Known to locals as the lesula, the first specimen found was a young captive animal seen in 2007 in the town of Opala, scientists said.
Described in the open access journal PLoS ONE, Cercopithecus lomamiensis is only the second new species of African monkey discovered in the last 28 years, researchers said.
After the discovery of the captive animal, the study authors located additional lesula in the wild, determined the species genetic and anatomical distinctiveness and made initial observations of its behavior and ecology.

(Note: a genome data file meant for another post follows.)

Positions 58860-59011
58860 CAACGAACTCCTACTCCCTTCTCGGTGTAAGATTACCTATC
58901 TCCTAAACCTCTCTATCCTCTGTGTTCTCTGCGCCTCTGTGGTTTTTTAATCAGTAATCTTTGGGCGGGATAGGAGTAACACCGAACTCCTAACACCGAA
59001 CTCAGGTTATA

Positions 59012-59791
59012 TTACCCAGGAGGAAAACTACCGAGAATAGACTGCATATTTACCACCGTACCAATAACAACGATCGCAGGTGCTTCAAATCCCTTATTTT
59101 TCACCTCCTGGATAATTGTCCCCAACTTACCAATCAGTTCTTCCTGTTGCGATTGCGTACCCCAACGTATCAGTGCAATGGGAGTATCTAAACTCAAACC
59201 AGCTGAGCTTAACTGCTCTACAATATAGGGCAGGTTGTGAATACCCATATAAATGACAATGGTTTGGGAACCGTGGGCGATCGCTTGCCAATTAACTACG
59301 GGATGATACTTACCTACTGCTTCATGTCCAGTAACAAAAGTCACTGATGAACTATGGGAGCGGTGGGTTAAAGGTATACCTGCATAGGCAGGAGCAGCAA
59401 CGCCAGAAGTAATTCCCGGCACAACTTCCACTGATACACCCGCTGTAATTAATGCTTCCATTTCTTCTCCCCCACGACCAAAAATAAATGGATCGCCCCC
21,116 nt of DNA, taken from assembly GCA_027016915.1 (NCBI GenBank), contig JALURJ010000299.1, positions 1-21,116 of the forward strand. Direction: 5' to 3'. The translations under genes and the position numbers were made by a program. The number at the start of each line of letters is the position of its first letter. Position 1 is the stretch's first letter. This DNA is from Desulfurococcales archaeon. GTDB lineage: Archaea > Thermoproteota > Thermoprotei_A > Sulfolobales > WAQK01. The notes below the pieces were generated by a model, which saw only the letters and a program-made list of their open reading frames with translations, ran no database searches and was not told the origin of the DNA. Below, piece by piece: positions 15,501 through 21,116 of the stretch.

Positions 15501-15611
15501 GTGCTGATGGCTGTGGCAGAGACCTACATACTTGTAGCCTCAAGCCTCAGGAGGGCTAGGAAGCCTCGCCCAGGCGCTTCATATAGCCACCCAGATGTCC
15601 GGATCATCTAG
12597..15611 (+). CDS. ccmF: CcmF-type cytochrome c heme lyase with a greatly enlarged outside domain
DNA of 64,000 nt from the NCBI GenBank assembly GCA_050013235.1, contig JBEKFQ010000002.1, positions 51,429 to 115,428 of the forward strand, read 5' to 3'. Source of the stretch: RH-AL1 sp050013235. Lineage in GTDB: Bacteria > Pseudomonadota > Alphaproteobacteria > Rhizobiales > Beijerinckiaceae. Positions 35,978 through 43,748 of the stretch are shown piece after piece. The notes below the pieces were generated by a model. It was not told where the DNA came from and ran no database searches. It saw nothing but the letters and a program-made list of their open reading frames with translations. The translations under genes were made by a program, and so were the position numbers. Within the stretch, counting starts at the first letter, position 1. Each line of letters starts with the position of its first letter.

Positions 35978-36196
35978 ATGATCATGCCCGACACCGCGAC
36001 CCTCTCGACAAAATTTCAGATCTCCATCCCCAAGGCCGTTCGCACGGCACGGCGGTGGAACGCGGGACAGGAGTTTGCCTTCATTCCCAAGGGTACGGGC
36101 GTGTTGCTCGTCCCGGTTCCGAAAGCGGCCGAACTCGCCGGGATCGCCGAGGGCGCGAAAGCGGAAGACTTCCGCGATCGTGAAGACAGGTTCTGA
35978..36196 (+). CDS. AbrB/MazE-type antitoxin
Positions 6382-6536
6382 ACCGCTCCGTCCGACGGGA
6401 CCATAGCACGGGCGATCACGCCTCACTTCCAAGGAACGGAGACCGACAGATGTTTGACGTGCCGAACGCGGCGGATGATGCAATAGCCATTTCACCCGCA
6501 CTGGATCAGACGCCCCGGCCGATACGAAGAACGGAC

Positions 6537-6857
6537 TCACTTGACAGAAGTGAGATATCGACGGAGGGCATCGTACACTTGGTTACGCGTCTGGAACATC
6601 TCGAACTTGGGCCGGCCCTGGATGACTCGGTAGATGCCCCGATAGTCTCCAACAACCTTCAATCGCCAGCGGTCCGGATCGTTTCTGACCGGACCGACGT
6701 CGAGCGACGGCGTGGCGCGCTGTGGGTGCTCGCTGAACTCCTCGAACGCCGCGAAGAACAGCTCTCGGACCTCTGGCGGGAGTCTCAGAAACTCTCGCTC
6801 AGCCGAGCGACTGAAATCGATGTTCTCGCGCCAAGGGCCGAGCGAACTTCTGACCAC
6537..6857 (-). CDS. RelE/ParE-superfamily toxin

The new species' range covers about 6,500 square miles in central DRC, in one of Congo's last biologically unexplored forest blocks.
Although its range is remote and only lightly settled at present, the lesula is threatened by local bush meat hunting, the researchers said.
"The challenge for conservation now in Congo is to intervene before losses become definitive," said John and Terese Hart of the Lukuru Wildlife Research Foundation in Circleville, Ohio, who led the project.
"Species with small ranges like the lesula can move from vulnerable to seriously endangered over the course of just a few years."